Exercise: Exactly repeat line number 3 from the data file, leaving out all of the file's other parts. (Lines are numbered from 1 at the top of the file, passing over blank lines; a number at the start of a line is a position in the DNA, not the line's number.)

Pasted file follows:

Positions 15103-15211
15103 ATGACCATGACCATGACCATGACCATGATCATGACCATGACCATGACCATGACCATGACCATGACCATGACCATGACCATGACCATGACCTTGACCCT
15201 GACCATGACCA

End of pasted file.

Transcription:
15201 GACCATGACCA